So much time has passed since my last post. I truly miss connecting with you. Now that summer is almost over, and my vacation and travel schedule has leveled off, you will be hearing from me much more often.
Michael Brown – New York Daily News
Throughout my travels I have been following the events of the past few weeks. The first incident that comes to mind is the tragic death of Michael Brown, and the impact on his family and the people of Ferguson. I also find myself thinking about Michael’s friends and classmates. How will they cope? Will steps be taken to ensure that his classmates have access to grief counselors? How will history record this horrific incident? Most important off all, after the media leaves, and the 24 hour news cycle moves to the next breaking story, who will speak for Michael Brown? Will he and his parents be treated with the grace and respect that they so rightly deserve?
This tragic end to a young life, filled with hope and promise, has cut to our core; giving way to a resurgence of issues we naively hoped were in the past. Despite the best efforts of our civil rights leaders, academics and influencers, prejudice, hatred and fear still exist. Unless we can create a space where honest conversations can take place around issues of race and perception, these emotions will continue to confront and challenge us.
Shortly after the news of Michael Brown’s death was publicized, men and women from all over America made their way to Ferguson. As with all tragedies, there are always opportunists and detractors, but I believe that the people who made the journey were motivated by a sincere desire to stand in unity with Michael’s family. At the end of the day, their precious gift has been taken from them. Nothing will take away their pain, but we can help hold them, and surround them with love up at a time when they need it the most. I watched as Michael Brown’s parents spoke to the world with such great composure and “dignity.” To be completely transparent, I spent the past few days searching for that word, which I have not heard used much since my grandmother died. I remember hearing her words “dignity is the one thing no one can take away from you, unless you surrender it.”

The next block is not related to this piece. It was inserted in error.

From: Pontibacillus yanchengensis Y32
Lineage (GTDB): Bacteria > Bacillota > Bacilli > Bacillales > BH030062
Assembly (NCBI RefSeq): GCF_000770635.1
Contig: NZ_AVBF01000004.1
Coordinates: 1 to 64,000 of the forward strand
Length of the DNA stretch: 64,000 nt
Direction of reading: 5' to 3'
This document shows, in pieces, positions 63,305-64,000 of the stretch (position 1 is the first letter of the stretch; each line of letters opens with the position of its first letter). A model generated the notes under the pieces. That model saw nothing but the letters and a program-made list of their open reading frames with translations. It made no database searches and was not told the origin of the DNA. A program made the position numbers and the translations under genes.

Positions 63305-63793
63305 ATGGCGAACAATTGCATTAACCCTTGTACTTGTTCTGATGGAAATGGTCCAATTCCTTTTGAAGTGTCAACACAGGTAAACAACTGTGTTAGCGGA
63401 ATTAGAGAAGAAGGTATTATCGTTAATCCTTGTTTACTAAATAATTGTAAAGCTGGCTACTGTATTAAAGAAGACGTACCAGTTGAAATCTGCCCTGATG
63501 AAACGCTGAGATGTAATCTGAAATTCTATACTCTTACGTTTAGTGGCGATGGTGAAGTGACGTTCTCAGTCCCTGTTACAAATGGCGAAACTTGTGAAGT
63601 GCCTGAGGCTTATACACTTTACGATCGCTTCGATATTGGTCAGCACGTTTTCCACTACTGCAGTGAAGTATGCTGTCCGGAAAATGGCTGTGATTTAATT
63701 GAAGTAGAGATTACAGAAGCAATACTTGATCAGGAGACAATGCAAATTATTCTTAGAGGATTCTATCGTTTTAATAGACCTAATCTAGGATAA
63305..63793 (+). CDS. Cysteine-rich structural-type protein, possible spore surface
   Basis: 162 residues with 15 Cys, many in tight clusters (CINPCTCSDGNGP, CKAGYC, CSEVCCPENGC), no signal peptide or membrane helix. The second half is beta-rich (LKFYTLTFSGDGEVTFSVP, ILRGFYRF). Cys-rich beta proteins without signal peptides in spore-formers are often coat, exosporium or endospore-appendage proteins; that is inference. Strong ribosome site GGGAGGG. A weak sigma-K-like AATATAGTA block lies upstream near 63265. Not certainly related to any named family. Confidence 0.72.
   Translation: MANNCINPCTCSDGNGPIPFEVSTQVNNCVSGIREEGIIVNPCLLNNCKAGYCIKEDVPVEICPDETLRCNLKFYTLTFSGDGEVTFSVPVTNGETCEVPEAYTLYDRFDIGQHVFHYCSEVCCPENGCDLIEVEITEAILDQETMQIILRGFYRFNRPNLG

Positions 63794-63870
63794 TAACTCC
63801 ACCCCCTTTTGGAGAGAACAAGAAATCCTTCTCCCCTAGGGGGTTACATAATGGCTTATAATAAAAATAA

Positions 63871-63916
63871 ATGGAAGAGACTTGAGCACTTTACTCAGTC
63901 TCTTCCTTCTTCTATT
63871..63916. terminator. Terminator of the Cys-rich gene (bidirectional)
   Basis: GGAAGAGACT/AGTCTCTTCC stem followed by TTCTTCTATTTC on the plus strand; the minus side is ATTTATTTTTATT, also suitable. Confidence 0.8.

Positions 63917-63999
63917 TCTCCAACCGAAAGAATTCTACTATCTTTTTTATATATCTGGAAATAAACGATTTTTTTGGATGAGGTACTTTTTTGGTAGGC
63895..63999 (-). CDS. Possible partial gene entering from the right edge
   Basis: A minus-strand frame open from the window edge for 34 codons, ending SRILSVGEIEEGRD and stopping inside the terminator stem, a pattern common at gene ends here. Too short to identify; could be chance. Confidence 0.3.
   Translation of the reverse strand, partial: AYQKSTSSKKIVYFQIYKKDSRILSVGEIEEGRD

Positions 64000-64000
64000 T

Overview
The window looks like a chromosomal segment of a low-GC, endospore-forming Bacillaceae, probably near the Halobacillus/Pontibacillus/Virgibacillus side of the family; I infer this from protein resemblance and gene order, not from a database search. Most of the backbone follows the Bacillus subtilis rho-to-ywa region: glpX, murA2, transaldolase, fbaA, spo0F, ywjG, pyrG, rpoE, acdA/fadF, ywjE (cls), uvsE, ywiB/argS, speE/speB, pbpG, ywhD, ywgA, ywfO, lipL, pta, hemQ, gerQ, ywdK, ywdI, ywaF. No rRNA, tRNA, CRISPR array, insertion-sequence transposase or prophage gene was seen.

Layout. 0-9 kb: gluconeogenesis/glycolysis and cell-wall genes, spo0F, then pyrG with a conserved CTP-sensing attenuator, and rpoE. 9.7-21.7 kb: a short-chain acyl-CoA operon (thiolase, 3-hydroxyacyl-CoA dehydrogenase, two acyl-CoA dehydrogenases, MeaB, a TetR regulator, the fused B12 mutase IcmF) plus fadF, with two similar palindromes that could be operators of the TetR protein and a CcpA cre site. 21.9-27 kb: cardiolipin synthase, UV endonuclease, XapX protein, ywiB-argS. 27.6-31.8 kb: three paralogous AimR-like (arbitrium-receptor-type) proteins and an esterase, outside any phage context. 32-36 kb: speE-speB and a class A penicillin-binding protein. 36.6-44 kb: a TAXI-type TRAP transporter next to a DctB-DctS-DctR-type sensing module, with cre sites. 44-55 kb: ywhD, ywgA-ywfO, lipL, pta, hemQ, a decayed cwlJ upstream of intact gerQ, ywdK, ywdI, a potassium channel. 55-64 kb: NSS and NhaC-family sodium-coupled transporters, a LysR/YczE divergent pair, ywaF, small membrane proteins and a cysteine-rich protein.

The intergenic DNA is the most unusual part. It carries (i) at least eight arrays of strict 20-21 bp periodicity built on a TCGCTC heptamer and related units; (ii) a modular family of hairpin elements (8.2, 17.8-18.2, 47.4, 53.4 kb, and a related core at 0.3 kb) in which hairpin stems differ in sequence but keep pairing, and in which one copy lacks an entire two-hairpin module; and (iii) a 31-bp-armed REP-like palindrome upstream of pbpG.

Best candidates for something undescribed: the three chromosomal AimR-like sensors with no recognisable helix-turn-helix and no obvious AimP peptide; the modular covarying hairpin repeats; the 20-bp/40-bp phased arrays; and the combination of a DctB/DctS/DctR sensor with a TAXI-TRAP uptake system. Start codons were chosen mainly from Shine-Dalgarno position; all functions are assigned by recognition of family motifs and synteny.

The next few months will be long and arduous for Ferguson, particularly as the world will be watching. While those who made their way to stand in solidarity at the beginning of this tragedy will eventually focus on other events in their lives, new strangers will come to take their place. They will stand united in their grief, their anger and their disbelief. They will stand because this is what we, as people of African-American descent, have done throughout our fight for social justice in this country. This most recent situation brings to my mind a quote on dignity:
I have the audacity to believe that people everywhere can have
three meals a day for their bodies, education and culture for their minds, and
dignity, quality and freedom for their spirit.
I believe that what self-centered men have torn down,
other-centered men can build up.
Rev. Dr. Martin Luther King, Jr.
We at Brooklyn Legends join the world in celebrating the life of Michael Brown. We stand united with his family and we pray that God grant them peace.